Metabolic Alkalosis - Endocrine And Metabolic Disorders - Merck Manuals Professional Edition

Metabolic Alkalosis - Endocrine And Metabolic Disorders - Merck Manuals Professional Edition

(Video) Overview of Buffering and the Henderson-Hasselbalch Equation By James L. Lewis, III, MD, Attending Physician, Brookwood Baptist Health and Saint Vincents Ascension Health, Birmingham Metabolic alkalosis is primary increase in bicarbonate (HCO3) with or without compensatory increase in carbon dioxide partial pressure (Pco2); pH may be high or nearly normal. Common causes include prolonged vomiting, hypovolemia, diuretic use, and hypokalemia. Renal impairment of HCO3 excretion must be present to sustain alkalosis. Symptoms and signs in severe cases include headache, lethargy, and tetany. Diagnosis is clinical and with arterial blood gas and serum electrolyte measurement. The underlying condition is treated; oral or IV acetazolamide or hydrochloric acid is sometimes indicated. Metabolic alkalosis is bicarbonate (HCO3) accumulation due to Intracellular shift of hydrogen ion (H+as occurs in hypokalemia ) Regardless of initial cause, persistence of metabolic alkalosis indicates that the kidneys have increased their HCO3 reabsorption, because HCO3 is normally freely filtered by the kidneys and hence excreted. Volume depletion and hypokalemia are the most common stimuli for increased HCO3 reabsorption, but any condition that elevates aldosterone or mineralocorticoids (which enhance sodium [Na] reabsorption and potassium [K] and hydrogen ion [H+] excretion) can elevate HCO3. Thus, hypokalemia is both a cause and a frequent consequence of metabolic alkalosis. The most common causes of metabolic alkalosis are Volume depletion (particularly when involving loss of gastric acid and chloride [Cl] due to recurrent vomiting or nasogastric suction) Among other causes (see Table: Causes of Metabolic Alkalosis ) are disorders that cause Continue reading >>

The Treatment Of Dehydration, Acidosis And Alkalosis

The Treatment Of Dehydration, Acidosis And Alkalosis

THE TREATMENT OF DEHYDRATION, ACIDOSIS AND ALKALOSIS Under various circumstances a syndrome called dehydration develops. The patient shows diminished turgor of the skin, sunken eyes, poor circulation, oliguria and concentration of the blood with respect to red cells and serum proteins. While an inadequate intake of water will produce some of these symptoms, the fully developed picture occurs almost exclusively when, as a result of vomiting, diarrhea, sweating or abnormal diuresis, the body has lost extracellular electrolyte (salts) as well as water. Furthermore, this fully developed picture of dehydration can be produced when extracellular electrolyte is no longer available to the body as a whole because it has been fixed in the inflammatory exudate of a burn. In dehydration the evidences of loss of fluid volume are confined chiefly to extracellular fluids. The central feature is the deficiency of extracellular electrolyte, since dehydration can develop either with or without loss of water from the body as a Continue reading >>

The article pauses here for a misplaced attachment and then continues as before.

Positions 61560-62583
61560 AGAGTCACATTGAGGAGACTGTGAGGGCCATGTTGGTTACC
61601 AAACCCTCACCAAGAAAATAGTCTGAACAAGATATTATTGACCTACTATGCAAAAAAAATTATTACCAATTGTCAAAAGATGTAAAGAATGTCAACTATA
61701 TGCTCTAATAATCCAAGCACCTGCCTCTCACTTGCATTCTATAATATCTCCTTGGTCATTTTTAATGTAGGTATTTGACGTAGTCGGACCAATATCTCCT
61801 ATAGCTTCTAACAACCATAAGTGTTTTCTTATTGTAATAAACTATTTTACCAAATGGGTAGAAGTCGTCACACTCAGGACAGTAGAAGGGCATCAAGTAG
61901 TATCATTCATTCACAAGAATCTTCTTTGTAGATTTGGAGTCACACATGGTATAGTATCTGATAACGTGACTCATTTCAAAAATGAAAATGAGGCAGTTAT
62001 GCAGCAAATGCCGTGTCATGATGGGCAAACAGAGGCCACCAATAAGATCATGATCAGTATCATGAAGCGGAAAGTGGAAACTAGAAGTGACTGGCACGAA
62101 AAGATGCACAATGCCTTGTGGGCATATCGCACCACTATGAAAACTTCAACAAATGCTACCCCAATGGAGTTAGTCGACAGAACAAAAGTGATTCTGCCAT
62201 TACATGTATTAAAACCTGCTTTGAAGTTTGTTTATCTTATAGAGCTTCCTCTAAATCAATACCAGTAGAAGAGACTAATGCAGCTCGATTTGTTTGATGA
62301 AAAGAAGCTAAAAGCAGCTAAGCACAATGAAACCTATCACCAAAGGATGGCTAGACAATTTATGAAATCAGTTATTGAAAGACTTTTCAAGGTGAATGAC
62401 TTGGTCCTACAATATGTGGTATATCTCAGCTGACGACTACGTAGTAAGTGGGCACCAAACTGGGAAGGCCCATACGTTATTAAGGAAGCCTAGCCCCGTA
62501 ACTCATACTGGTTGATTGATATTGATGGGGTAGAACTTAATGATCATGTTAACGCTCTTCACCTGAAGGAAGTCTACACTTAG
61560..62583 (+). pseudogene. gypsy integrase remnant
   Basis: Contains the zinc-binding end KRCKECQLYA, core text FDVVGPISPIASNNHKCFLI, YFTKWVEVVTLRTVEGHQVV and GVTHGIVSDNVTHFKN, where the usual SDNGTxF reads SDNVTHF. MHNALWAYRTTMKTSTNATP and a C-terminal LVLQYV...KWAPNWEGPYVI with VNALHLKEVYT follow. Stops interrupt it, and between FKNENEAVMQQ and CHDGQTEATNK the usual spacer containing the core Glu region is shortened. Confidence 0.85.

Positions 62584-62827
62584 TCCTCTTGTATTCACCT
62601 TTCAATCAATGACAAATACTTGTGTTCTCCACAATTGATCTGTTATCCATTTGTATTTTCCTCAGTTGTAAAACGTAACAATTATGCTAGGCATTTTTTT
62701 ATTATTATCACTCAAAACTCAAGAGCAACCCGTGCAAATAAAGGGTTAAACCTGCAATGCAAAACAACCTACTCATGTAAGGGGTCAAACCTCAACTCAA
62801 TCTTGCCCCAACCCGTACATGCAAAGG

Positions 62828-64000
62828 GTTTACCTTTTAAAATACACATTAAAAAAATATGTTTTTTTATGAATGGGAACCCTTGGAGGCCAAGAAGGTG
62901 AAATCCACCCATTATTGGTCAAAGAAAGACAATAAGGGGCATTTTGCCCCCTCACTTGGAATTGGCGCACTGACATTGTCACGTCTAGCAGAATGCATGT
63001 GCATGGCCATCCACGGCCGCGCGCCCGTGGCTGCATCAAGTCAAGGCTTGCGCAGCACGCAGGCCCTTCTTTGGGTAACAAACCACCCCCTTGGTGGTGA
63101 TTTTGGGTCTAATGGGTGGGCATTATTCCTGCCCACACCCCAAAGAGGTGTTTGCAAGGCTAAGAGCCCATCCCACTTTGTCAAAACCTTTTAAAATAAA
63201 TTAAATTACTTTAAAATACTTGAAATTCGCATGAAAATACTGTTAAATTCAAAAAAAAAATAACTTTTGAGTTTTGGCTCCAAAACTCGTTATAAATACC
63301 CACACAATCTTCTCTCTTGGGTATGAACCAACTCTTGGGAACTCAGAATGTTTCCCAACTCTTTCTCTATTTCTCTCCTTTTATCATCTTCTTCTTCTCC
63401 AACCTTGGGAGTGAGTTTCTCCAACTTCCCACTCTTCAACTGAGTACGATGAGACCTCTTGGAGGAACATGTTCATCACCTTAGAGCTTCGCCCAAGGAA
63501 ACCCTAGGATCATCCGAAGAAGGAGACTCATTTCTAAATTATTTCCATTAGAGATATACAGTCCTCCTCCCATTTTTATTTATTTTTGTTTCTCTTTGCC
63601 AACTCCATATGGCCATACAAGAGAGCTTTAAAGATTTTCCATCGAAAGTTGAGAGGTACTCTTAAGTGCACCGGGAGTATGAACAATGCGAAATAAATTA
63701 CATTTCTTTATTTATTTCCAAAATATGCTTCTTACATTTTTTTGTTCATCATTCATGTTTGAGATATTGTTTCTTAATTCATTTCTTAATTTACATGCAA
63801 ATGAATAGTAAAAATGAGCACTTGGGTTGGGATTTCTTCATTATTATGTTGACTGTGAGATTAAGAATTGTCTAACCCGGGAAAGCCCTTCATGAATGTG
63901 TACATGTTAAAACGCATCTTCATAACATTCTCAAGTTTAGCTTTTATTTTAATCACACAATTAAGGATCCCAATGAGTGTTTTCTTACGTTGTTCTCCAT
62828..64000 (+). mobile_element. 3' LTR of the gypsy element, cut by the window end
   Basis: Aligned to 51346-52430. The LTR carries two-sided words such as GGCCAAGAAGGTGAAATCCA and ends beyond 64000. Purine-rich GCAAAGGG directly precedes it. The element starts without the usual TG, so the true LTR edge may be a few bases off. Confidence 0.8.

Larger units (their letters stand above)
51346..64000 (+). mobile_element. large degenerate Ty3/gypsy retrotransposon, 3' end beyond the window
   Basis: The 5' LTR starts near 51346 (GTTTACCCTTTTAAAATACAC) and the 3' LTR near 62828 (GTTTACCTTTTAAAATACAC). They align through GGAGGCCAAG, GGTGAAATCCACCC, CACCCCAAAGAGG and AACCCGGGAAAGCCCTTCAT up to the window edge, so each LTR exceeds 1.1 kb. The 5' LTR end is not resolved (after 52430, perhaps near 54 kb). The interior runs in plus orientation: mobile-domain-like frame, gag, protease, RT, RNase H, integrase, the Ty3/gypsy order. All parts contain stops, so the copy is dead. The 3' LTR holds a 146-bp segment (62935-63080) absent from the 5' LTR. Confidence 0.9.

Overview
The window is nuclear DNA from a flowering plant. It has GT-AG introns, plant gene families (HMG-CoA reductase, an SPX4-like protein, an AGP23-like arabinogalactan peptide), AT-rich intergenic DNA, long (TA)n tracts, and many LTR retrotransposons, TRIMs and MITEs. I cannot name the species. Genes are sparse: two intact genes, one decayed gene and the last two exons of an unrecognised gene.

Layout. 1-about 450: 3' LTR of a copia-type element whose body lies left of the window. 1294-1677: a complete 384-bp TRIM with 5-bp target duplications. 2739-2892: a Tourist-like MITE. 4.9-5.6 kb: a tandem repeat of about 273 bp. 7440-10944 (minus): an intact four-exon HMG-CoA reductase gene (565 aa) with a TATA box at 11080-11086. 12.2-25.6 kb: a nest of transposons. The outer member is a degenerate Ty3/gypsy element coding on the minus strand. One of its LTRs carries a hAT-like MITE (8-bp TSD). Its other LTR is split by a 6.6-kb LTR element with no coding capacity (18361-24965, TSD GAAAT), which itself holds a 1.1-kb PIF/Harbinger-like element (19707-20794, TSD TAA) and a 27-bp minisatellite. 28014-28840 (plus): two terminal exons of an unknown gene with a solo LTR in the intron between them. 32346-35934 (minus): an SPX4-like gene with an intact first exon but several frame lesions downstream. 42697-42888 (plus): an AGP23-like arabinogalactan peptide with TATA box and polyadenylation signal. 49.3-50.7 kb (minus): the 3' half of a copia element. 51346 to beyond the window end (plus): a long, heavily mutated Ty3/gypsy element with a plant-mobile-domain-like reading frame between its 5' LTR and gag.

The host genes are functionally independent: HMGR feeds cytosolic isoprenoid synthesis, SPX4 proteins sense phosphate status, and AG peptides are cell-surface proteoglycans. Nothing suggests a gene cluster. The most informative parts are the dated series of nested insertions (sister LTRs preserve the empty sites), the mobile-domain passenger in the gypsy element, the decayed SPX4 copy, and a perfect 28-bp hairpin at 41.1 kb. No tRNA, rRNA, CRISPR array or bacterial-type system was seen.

Acidosis

Acidosis

The kidneys and lungs maintain the balance (proper pH level) of chemicals called acids and bases in the body. Acidosis occurs when acid builds up or when bicarbonate (a base) is lost. Acidosis is classified as either respiratory or metabolic acidosis. Respiratory acidosis develops when there is too much carbon dioxide (an acid) in the body. This type of acidosis is usually caused when the body is unable to remove enough carbon dioxide through breathing. Other names for respiratory acidosis are hypercapnic acidosis and carbon dioxide acidosis. Causes of respiratory acidosis include: Chest deformities, such as kyphosis Chest injuries Chest muscle weakness Chronic lung disease Overuse of sedative drugs Metabolic acidosis develops when too much acid is produced in the body. It can also occur when the kidneys cannot remove enough acid from the body. There are several types of metabolic acidosis: Diabetic acidosis (also called diabetic ketoacidosis and DKA) develops when substances called ketone bodies (which are acidic) build up during uncontrolled diabetes. Hyperchloremic acidosis is caused by the loss of too much sodium bicarbonate from the body, which can happen with severe diarrhea. Poisoning by aspirin, ethylene glycol (found in antifreeze), or methanol Lactic acidosis is a buildup of lactic acid. Lactic acid is mainly produced in muscle cells and red blood cells. It forms when the body breaks down carbohydrates to use for energy when oxygen levels are low. This can be caused by: Cancer Drinking too much alcohol Exercising vigorously for a very long time Liver failure Low blood sugar (hypoglycemia) Medications, such as salicylates MELAS (a very rare genetic mitochondrial disorder that affects energy production) Prolonged lack of oxygen from shock, heart failure, or seve Continue reading >>

What Is Metabolic Acidosis?

What Is Metabolic Acidosis?